What effect does Reverend Dimmesdale's guilt have upon his popularity in the colony?
Ironically, Dimmesdale's guilt makes him more of a popular minister than he already was. Of course, his guilt is known only to himself, but it does manifest itself in a number of ways which only serve to make him more admirable.
For example, the more he declares to be an unworthy spiritual leader, the more the protests grow to the contrary. The public simply sees this as a self-effacing characteristic by a most humble minister. The more he tries to proclaim his guilt in passive ways, the more the public sees him as a truly righteous leader.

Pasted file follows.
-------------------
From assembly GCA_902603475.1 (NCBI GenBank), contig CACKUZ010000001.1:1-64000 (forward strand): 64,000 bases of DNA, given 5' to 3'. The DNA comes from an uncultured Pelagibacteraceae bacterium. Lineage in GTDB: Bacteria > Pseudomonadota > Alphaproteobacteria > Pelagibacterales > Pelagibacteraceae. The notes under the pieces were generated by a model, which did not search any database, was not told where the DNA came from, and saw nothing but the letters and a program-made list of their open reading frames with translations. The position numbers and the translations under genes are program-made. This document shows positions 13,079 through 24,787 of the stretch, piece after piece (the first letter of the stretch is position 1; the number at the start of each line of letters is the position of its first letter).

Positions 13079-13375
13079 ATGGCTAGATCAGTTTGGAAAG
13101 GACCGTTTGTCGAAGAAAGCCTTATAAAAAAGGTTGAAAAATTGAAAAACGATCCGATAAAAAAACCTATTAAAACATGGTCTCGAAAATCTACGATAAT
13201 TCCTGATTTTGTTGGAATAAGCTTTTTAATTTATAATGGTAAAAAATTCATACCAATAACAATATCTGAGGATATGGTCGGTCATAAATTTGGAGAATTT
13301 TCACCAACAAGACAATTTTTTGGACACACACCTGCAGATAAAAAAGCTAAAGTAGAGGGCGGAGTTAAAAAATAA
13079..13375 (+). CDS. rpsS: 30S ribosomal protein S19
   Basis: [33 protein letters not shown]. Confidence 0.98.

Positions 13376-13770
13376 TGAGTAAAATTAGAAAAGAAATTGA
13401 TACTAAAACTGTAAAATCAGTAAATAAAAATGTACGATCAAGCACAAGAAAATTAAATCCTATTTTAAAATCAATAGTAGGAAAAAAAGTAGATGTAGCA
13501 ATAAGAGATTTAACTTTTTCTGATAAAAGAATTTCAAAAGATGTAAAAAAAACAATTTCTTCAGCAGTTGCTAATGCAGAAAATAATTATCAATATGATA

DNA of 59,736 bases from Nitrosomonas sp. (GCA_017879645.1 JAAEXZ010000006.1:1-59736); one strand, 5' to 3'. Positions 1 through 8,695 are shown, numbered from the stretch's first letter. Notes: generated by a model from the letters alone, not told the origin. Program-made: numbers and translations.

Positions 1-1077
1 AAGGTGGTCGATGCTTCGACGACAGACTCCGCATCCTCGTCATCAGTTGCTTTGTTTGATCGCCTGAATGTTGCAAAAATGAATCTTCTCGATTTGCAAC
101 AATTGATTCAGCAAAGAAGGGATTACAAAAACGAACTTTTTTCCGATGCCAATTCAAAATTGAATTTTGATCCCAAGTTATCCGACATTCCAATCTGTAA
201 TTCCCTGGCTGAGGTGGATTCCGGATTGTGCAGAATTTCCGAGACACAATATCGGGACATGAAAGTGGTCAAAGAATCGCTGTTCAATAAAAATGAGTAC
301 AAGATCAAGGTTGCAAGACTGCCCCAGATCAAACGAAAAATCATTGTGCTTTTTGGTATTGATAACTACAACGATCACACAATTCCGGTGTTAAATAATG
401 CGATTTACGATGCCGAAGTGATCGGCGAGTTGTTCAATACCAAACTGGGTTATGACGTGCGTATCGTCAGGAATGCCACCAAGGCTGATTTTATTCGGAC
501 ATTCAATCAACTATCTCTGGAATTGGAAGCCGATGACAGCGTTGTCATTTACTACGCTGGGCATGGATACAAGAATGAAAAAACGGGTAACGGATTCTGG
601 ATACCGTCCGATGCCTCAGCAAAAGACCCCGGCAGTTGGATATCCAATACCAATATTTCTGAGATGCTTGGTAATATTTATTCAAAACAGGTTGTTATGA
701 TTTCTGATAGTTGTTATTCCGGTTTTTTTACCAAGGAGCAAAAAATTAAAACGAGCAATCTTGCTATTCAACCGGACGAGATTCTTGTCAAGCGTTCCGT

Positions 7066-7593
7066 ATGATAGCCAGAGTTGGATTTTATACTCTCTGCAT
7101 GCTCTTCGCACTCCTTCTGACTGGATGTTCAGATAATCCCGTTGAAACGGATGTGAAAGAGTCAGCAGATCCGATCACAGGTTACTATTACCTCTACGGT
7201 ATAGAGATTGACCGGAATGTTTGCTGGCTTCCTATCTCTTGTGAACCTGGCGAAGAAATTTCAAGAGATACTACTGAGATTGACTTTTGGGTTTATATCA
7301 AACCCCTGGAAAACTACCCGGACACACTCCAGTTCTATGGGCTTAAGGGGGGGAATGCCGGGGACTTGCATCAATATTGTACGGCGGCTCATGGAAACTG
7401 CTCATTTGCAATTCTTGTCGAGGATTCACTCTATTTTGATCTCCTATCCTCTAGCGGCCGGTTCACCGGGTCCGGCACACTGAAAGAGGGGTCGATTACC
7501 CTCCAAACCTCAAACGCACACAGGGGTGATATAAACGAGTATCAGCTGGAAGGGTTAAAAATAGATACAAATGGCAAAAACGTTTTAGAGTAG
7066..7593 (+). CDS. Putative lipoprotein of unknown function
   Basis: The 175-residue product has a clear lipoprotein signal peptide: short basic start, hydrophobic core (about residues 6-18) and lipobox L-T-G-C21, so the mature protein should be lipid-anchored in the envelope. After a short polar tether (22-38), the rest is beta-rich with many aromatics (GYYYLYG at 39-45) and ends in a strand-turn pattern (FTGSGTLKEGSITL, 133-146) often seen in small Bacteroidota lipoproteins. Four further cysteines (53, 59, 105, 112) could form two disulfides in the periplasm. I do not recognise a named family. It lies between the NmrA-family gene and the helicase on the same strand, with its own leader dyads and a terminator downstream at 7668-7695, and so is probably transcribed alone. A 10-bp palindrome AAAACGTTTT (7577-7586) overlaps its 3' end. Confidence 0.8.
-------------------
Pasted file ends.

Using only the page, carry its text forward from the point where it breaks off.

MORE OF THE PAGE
In addition, his appearance and mood becomes more solemn and introverted. He mopes around, becomes pale, talks socially infrequently and appears to becoming physically ill to the point that he obtains a private physician. However, all of these traits just reinforce the public's idea that he is willing to sacrifice everything for God.
Only when the physician's mental pressure and his love for Hester drive him to the decision to leave with her, does his true guilt appear to all. However, he dies, making himself forever a martyr in the intolerant community.